GS2745 Unit 7 assignment 1

GS2745
Watts
You may have heard that your credit score is important, but what is a FICO score? FICO is short for Fair Isaac and Co. The Fair Isaac Company developed custom software back in the 1980s that helped other companies determine a credit risk based on a number derived from a person’s credit history. This number soon became a standard that was adopted by the three main credit bureaus: Experian, Trans Union, and Equifax. The FICO score ranges between 300 and 850.A FICO credit score is based off of your credit history, but it’s not actually a part of your credit report. Instead, the three major credit bureaus will calculate your FICO based on your credit history they have on file. This means you can have up to three different FICO scores at one time. Your FICO score does not come with your credit report and it isn’t something you’re entitled to annually. You may have to pay a fee to actually receive your score. A credit score takes into account a lot of different information from your credit report, but it’s not all treated equally. Some aspects of your credit history are more important than others and will weigh more heavily on your overall score. Your FICO score is essentially made up of the following:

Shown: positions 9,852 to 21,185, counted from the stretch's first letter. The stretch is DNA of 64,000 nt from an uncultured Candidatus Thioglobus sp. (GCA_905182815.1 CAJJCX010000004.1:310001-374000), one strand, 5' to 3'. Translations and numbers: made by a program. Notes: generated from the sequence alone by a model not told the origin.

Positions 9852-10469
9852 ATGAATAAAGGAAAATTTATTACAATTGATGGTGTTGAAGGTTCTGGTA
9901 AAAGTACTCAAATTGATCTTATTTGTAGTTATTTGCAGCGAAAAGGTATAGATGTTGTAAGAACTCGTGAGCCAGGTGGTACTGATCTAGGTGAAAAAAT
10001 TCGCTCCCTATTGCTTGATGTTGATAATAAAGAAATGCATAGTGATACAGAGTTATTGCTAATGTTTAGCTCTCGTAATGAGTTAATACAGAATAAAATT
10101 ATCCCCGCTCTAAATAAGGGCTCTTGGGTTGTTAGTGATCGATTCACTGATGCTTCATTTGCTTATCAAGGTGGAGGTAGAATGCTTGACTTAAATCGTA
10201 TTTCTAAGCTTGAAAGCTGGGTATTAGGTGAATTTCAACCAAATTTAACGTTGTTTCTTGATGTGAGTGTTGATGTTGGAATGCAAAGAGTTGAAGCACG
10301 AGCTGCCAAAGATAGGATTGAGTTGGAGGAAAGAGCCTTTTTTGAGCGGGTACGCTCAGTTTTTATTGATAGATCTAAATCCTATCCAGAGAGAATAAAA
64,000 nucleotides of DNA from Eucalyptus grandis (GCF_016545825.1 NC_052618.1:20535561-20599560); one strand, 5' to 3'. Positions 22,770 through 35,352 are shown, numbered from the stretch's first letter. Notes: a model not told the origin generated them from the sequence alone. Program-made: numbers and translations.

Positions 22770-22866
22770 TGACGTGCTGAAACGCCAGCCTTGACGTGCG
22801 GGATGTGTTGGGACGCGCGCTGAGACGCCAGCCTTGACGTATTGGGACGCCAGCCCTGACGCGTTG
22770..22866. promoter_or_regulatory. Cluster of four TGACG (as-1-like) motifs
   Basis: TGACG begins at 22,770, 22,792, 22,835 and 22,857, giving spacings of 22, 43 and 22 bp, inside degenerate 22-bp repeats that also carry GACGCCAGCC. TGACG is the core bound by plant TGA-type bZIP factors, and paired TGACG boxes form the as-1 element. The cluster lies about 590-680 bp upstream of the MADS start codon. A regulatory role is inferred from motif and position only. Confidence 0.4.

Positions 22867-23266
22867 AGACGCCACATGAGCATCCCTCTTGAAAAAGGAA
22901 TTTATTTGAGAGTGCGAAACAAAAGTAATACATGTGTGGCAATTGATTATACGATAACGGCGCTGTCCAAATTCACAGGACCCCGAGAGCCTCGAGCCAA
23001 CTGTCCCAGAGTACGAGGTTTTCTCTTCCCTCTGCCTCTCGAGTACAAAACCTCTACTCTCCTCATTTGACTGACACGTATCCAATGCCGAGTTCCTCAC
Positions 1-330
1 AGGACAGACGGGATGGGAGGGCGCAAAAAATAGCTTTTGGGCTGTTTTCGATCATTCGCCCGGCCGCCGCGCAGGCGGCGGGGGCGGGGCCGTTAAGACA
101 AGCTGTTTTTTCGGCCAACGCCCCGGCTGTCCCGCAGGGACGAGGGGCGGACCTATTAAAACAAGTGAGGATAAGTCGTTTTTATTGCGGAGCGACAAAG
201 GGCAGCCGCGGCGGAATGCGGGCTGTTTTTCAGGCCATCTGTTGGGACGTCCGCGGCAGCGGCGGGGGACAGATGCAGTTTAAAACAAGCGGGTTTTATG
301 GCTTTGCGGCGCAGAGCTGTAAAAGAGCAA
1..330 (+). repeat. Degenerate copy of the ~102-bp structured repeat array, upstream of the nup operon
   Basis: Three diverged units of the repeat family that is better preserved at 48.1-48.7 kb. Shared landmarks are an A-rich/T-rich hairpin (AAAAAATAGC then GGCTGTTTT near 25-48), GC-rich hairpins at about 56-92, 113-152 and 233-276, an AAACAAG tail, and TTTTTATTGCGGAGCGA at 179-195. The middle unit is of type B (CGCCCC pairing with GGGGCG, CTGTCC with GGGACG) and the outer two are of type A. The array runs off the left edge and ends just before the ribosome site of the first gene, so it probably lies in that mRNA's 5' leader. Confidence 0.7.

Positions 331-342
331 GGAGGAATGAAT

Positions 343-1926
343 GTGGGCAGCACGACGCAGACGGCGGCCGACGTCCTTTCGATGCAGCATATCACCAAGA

Payment History – 35%
Total Amounts Owed – 30%
Length of Credit History – 15%
New Credit – 10%
Type of Credit in Use – 10%
What happens if you have made some mistakes in the past and now your credit score is low? Don’t worry. The good news is that your credit score is constantly updating, so every month as you begin to make improvements to your credit history, your score will be sure to follow. But keep in mind that items on your report will stay there for seven years, so it will take some time for serious negative marks to eventually disappear completely. Start with the basics and make sure you’re making all of your payments on time. Remember, payment history is the single greatest factor in your credit score. If you make payments over…